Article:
It is evident then, based on facts, not desires or wishes, that the trend of multinational companies from the 1990s onwards has been increasing in direction of mergers. Refik Culpan, in Global Business Alliances: Theory and Practice corroborates this trend with a similar finding: From a strategic point of view, multinational corporations (MNCs) have changed their traditional views of competition and have adopted a variety of new and flexible approaches for achieving sustainable competitive advantages.

Such a shift in their business strategies has become more vivid today than ever before. In particular, the frequent use of business alliances as an indispensable tool in their strategic repertoire has manifested itself in the global business. MNCs have started to build business alliances even with their competitors. (Culpan 1) From the nature of the capitalist system, we must assume therefore that companies derive a substantial profit from mergers, otherwise this pattern would not persist.

To answer the question, will a merger with a French telecommunications company be in the self-interest of our company, we can say with confidence that it will be in our best interests to do so. The next concern is the profitable effects of mergers. According to Gottinger, “Strategic alliances or joint ventures combine the resources of partners, integrate their operations and share profits. If the partners were competitors, they would stop competing with each other. From the viewpoint of competition, the effect can be the same as merger.

Even more so in network industries, it is logical to view strategic alliances like mergers. (Gottinger 77) Thus far we have established that the general trend in firms is toward mergers, because companies derive substantial profits from this activity; and the next point is that through mergers or strategic alliances, company resources are combined, integrating the operations and profits. “In a fragmented market, firms are unable to make profits by raising their prices or reducing their output because otherwise customers would easily shift to other producers.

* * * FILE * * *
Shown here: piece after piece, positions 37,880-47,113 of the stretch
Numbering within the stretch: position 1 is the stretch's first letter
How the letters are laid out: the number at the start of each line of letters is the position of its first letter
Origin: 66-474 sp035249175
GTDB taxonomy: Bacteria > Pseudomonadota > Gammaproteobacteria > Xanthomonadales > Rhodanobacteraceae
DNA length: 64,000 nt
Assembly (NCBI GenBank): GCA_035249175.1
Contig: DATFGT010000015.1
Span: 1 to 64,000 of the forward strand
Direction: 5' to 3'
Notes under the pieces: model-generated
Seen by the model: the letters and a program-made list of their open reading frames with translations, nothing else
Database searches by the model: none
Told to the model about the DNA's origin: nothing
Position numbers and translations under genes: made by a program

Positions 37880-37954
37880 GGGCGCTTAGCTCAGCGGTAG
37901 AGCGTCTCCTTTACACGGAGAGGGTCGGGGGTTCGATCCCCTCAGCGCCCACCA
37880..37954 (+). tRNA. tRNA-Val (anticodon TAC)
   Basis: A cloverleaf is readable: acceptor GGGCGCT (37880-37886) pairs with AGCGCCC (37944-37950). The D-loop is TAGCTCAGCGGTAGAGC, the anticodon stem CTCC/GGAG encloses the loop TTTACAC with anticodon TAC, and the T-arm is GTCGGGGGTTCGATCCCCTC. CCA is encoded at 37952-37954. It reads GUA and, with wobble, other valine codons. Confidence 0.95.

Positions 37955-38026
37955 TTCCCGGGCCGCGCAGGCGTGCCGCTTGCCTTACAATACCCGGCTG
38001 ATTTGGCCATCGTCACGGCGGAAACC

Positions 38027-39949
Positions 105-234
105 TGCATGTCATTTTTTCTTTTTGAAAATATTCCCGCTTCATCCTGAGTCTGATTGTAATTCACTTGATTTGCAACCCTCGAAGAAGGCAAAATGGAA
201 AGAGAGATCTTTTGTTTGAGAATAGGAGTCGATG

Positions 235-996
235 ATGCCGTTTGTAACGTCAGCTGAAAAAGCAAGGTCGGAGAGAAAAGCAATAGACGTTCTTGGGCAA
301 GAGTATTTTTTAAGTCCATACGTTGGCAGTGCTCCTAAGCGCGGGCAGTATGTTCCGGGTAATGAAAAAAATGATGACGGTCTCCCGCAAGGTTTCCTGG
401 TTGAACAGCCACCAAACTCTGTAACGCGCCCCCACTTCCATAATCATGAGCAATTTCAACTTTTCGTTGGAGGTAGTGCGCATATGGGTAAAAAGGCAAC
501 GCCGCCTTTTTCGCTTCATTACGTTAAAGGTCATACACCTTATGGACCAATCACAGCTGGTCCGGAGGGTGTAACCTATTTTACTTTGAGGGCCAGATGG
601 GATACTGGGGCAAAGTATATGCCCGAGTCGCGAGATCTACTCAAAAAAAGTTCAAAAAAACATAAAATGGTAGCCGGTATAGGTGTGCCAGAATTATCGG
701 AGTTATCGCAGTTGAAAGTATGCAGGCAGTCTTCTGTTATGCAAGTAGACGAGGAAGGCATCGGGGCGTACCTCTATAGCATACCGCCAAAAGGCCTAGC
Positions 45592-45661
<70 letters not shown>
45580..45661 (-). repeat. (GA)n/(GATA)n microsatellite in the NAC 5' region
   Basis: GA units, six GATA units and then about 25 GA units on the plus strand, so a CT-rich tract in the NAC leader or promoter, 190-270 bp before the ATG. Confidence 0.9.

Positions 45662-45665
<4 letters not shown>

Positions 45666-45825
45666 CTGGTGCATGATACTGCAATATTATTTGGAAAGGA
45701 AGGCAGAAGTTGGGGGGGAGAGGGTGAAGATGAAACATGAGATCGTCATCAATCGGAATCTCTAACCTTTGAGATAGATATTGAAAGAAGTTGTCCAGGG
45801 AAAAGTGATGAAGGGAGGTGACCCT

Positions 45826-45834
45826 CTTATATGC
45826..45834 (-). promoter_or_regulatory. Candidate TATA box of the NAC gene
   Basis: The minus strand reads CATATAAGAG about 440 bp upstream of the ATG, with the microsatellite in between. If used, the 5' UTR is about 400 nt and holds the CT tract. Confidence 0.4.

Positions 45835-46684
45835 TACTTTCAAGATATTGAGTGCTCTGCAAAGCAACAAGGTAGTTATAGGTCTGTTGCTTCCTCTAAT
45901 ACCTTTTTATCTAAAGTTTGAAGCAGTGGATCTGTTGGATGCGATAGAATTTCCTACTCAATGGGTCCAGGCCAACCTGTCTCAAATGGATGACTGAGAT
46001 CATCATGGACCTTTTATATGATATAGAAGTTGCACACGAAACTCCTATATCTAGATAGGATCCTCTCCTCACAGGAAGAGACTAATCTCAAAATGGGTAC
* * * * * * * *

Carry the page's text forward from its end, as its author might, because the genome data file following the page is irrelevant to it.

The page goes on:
The principal anti-competitive concerns, such as price increases and output reductions, largely depend on the current production concentration in the relevant market. ” The next point we can derive from this is that mergers are in the natural interest of companies. Let’ s say for example the U. S. telecommunications market was a fragmented market where A, B, and C companies competed for subscribers. “Firms are unable to make profits by raising their prices or reducing their output because otherwise customers would easily shift to other producers.

” So, although U. S telecomm. A has a certain share of the U. S. market, it is not growing because it cannot raise its profits, or reduce production of mobile phones. Its problem is that it cannot merge with rival telecom. B, which is also in the U. S. and is a strong competitor. However, if telecom A merges with a telecom firm from Europe (in this case France) US telecom A and its French partner B will have more resources, market share relative to the competition in the U. S.

The current rivals (US telecoms B, C, and D) will be ‘dwarfed’ by the size and range of the new merger (telecom A and French partner B). From this point we can see that mergers not only increase the resources of the companies that merge, but also increase competitive advantage relative to the relevant competition. (US telecom A and French partner B now have more resources, clients, and market share than competitors B, C, and D in the US market. )